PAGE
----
Overflow: Is There A Right Time To Bring On Help?

February 27, 2016

Being a busy colorist is a good thing! But when you get too busy, you have to think about how to handle overflow work or when to just say no.


An Assistant? A Freelancer? A Staff Colorist?  Or Maybe Just Saying No?

As Dan has mentioned in a couple of his Insights, he’s recently made the move from a large facility to being the head of a grading department at a smaller shop – how big is that grading department?  Well, it’s just Dan! At least for now.

Dan and I have been talking about his new job – how excited he is, how amazing his Resolve system is, and the reality that everything about a job is now on his shoulders.

Sound familiar?

Gone are the days where the only way to work as a colorist was in a big facility. Many of you are probably solo operators or freelance colorists.  Maybe you have a small (boutique) facility but the operation really is just you.

What do you do when you things are going swimmingly and you have a ton of work, but there aren’t enough hours in the day to actually get it all done?

Do you just tell clients sorry, I can’t take on your job because I’m too booked?

While saying no is one of my favorite business tactics, saying no too often can push clients away. Also, saying no means you’re missing out on the revenue that could be generated by taking on a job.

I’ve been running my own facility for over a decade and at one point or another I have encountered pretty much all the overflow situations that one will face.

So, in this Insight, I want to tackle some strategies for handling overflow work and help you figure out if there is a right time to bring on help when you’re very busy and saying no way to often.

No – A Powerful Word

If you’re lucky enough to have your schedule completely filled – first, give yourself a pat on the back for a job well done!  You’re obviously doing great work – and clients love working with you.

Next, think about what you’re going to do when another potential client asks you to take on a job with your already impossibly filled schedule – what do you do?

The temptation to always say yes to a job is powerful, but sometimes saying yes can actually be a bad thing.

If you say yes but don’t really have capacity to do the work – that’s going to make you look bad to that client, and what’s potentially worse, is that the work for your other clients might suffer as you attempt to accommodate a project you don’t really have capacity for.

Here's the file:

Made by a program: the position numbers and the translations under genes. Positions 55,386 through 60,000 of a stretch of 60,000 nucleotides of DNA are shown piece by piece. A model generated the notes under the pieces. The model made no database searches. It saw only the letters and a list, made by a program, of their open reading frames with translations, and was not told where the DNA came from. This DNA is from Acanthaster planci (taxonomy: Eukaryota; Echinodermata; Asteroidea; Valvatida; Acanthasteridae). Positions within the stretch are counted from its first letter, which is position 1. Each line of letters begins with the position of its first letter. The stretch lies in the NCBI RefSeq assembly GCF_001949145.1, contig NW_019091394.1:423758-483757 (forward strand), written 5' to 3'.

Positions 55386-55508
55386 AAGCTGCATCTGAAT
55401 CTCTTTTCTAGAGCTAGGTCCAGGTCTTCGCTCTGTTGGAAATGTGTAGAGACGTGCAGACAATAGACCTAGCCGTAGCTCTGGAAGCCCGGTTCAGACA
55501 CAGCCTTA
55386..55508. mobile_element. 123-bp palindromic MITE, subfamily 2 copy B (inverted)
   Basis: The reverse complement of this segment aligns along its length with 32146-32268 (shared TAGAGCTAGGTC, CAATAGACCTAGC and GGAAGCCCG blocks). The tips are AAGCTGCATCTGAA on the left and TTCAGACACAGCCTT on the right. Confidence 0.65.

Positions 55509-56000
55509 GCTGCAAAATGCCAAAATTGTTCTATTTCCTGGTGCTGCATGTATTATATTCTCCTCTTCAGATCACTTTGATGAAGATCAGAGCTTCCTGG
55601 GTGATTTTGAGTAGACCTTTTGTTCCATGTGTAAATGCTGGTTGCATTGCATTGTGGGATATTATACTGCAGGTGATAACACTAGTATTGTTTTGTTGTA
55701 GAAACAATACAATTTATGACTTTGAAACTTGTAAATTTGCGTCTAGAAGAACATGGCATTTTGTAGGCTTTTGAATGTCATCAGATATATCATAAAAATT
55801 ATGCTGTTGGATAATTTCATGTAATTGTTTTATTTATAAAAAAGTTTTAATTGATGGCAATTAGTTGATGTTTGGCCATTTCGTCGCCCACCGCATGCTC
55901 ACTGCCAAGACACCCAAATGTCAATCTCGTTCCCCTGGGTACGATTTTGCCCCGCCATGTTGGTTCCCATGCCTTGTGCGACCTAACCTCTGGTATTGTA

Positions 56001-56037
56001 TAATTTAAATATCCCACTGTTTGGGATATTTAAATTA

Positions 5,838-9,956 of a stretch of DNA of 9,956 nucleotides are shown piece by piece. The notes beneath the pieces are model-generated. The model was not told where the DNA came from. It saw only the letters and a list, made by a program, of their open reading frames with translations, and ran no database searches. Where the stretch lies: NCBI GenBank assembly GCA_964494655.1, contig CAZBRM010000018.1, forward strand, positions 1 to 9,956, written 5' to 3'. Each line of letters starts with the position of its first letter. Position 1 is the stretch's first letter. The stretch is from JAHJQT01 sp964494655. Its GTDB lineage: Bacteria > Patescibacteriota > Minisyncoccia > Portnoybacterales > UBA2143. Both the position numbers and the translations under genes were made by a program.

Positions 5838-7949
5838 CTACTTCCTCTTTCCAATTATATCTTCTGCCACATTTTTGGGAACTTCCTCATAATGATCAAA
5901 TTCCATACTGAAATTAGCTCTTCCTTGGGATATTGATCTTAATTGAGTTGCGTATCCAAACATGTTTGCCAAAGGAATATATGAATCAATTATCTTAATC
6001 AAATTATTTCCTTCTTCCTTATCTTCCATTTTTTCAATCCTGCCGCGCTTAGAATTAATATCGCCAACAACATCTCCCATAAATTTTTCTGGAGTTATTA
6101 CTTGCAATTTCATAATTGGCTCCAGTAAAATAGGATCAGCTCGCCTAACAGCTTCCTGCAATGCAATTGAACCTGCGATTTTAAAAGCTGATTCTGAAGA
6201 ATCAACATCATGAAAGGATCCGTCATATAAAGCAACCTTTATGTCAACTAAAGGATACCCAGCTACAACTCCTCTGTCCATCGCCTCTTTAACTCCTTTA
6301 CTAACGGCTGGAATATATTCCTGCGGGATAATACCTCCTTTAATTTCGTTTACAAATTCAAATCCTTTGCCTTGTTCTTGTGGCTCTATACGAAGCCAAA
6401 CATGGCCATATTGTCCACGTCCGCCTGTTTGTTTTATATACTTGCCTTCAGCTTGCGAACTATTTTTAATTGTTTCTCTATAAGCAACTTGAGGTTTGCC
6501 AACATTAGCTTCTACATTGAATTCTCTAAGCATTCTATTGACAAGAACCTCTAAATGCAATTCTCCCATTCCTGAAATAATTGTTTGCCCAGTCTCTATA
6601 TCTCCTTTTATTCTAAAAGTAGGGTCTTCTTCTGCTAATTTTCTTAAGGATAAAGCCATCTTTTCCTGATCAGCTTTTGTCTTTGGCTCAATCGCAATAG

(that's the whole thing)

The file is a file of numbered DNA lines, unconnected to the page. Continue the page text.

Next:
Another strategy as the old anti-drug ads used to say is JUST SAY NO!  

While saying no is practical – you just can’t do a job sometimes and can’t accommodate a client’s project,  when used in the context of schedule and being extremely busy can be a marketing tool.

Businesses of all types have used the psychology of saying no – think about a popular restaurant that is hard to get a reservation for  – not being able to get a table gives the impression of exclusivity and that the food must be really good. The same impression can be had with a color correction business.

However, saying no too often can be damaging to your business.

Potential clients might just get sick of being told no and take their projects elsewhere and what’s worse, you’re leaving money, fun creative work, and contacts on the table and in the long run, that’s not a good formula for a successful business.

Details First, Gut Feelings Second

When you’re real busy, stress and exhaustion are powerful things.  So much so, they can actually cloud your analysis of what’s really going on with your schedule, and cause you to make misguided decisions about overflow.

Before I think about overflow solutions (in whatever form) I always ask myself a few different questions:

  • Schedule Fix? – Before involving an overflow solution, is schedule shifting possible? While clients often have schedules they need to adhere closely to, you’d be surprised how asking for small shifts in schedule can be accommodated and how much a small shift can impact your overall stress by spreading jobs out a bit.
  • Does The Project Budget Allow For Overflow? – Let’s say you quoted a long time client $2000 for a project, but now you need an overflow solution.  The bad news? Your overflow solution has an agreed to take on the project but only for $2k !  Are you willing to not make any money on the project to please the client?  Or if the overflow solution was more expensive than the project budget are you willing to come out of pocket to keep the client happy?
  • The ‘What Do I Gain & What Do I Lose’ Equation  – Everyone likes to keep clients happy and that’s the obvious thing you maintain or gain when saying yes to a client no matter what. But, you have to also weigh the potential for what you might lose. If your overflow solution does a poor job, how does that reflect on you? Is the management of your overflow solution going to be so time-consuming that it’s taking you away from the other projects that you need to focus on? Is there a chance that the client might ultimately prefer the overflow solution to you?

 

robbiecarman_suite_dark
When considering overflow solutions I do some analysis to see if the schedule can change, or if the budget of a project even allows for an overflow solution. Grading awesome underwater footage like in this shot of a recent project helps that process too!

 

Don’t misunderstand me, even with detailed analysis sometimes you just NEED an overflow solution.

This need could be because you haven’t been spending enough time with your family. It could be that you’re so tired that even though you could do a project you’d like to farm it out so you can rest for a day or two to gear up for the next project you’re on.

These gut feelings about involving overflow solutions are perfectly valid, but don’t let them trump your overflow need analysis.

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